This is an anecdote.
The other day I went to the local town hall to get my passport renewed. In order to do so you have to bring “professional” identity photographs of yourself that they examine very carefully. Many people “fail” the test and are sent back to make new photographs. When I asked the lady who was handling my application why they do not take photographs themselves with a digital camera, she pointed to an empty metallic piece which once supported a digital camera, and next to it there was a note saying that since a government decree dated nov 2011, the administration will no longer take photographs itself. Instead people have to use the services of a professional photograph, although there are also automatic machines that one can use.
The government had bought thousands of high resolution digital cameras to produce the identity pictures of the millions of cititzens who ask for driving licenses, passports and identity cards. Shortly after, the professional photographers lobby complained that this was destroying their business. The government immediately yielded and issued a decree withdrawing the cameras it had bought and sending people back to the photographers.
Assume some fifty million french people have an identity card and another 25 million have a passport. These are 75 million documents that have to be renewed every ten years, hence 7.5 million documents being produced by the government each year.
Instead of the official losing five seconds to take the photograph, people have to go to an automatic machine or a professional photographer. Say they lose half an hour, at an average age of 15 Euros per hour that would be say 7 Euros lost. To this we have to add the cost of making the photograph, which is 5 Euros in a machine and 10 Euros for a professional photographer.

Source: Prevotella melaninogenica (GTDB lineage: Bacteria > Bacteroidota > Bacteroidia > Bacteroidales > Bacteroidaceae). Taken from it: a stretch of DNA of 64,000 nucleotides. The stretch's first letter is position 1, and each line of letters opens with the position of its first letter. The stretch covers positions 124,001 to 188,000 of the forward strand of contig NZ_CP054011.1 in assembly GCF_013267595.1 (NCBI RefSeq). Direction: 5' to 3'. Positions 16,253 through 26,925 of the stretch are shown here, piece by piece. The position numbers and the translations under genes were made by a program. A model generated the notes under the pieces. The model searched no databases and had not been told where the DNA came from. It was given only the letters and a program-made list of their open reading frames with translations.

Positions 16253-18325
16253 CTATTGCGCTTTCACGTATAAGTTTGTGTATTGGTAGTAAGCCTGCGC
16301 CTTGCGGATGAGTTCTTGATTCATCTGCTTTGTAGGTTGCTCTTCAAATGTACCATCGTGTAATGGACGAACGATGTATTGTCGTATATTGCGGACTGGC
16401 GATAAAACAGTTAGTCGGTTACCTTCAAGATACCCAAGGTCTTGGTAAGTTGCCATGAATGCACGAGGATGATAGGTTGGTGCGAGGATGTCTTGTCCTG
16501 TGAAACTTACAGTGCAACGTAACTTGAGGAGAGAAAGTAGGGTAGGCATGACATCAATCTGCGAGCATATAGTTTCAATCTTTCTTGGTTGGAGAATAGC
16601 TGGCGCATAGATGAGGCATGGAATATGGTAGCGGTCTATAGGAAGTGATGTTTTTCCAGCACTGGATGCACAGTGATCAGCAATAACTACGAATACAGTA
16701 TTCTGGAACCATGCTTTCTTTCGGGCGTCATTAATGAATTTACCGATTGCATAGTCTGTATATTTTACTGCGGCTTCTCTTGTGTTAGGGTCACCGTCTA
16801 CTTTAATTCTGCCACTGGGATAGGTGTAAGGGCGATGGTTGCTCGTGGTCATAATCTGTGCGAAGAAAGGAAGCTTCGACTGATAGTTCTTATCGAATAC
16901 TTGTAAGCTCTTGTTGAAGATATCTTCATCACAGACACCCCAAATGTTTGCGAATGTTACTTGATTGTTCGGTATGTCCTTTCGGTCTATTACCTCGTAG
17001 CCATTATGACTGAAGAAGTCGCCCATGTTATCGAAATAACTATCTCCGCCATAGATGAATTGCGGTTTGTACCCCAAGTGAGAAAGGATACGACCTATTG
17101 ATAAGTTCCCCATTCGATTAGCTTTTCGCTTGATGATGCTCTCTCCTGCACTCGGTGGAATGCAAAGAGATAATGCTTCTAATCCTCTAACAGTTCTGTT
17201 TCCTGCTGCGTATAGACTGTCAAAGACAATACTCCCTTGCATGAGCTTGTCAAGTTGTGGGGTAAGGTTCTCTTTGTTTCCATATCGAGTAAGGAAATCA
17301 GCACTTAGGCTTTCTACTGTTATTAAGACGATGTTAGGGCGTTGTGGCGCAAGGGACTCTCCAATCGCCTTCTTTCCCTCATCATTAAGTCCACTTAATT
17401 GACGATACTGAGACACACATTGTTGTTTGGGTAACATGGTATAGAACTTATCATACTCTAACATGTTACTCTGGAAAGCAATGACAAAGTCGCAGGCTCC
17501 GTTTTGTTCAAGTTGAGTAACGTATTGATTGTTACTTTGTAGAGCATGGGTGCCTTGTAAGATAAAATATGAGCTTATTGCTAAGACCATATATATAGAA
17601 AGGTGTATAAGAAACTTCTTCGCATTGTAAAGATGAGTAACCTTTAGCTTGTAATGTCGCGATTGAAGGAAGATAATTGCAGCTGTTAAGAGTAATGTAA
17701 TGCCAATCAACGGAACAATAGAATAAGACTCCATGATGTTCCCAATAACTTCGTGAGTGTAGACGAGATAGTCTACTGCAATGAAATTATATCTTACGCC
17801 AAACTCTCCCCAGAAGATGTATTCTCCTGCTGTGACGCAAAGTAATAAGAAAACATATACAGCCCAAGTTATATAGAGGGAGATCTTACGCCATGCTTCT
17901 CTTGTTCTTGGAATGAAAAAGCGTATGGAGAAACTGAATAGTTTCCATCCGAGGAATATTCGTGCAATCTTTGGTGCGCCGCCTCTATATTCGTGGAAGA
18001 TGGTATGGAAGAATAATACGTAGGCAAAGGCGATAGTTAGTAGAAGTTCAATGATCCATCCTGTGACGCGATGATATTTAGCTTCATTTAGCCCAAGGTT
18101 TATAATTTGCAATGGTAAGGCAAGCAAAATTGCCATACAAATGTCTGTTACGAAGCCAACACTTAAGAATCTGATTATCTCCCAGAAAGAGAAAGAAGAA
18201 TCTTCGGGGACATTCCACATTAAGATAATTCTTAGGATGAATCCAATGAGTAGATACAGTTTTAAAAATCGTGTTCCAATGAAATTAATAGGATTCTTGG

As an aside, the machines price discriminate: an identity photograph costs 5 euros, while other types of photographs only cost two euros. A textbook example: the first kind of customers is stuck while the other customers could use their digital camera, mobile phone, or just give up making a photograph instead.
Going back to our computation, let’s say 1/3 of the people use a professional photographer and 2/3 use a machine.
We end up with a financial cost of 1/3*7.5*10+2/3*7.5*5 = 25+25=50 million euros, to which we have to add the time cost of 7*7.5 = 52.5 million euros.
The annual welfare loss of this small, unnoticed, decree is therefore some 100 million euros. This has to be multiplied by the countless discretionary distortions that the government puts in place while nobody watches.
The arithmetics are simple: the cost of such a decree is diluted in the population, who loses some 2 euros per person. The benefits (a transfer of 1/3*7.5*10 = 25 million euros per year) are split between the relatively small group of professional photographers (to this we should add another 25 million to the shareholders of the firms that operate the machines, but we expect ownership of those firms to be diluted too). If there are say 10,000 of them, they each gain 2,500 Euros per year out of this lobbying success.
Unlike a law, a decree is not subject to parliamentary scrutiny. If what is going on is that the incumbent government would have lost the votes of the photographers had it not yielded to them, and does not lose any votes by protecting their rents because the losses per capita are small, then we may speculate that the parliamentary majority would have acted in the same way as the government.
On the other hand, the parliament is more likely to see the broader picture, and above all it passes laws, meaning it is capable of committing future policy. This commitment power would allow it to ban such discretionary transfers of rents to special interests, because it would recognize that when pervasive, they make everybody substantially worse-off. By contrast, the government, when contemplating to issue a decree, only sees one issue at a time and is more tempted to yield to the special interests. Thus the discretionary character of governance by decree increases the incentives of organized interests to engage in rent-seeking activities, with the usual adverse consequences for GDP and welfare.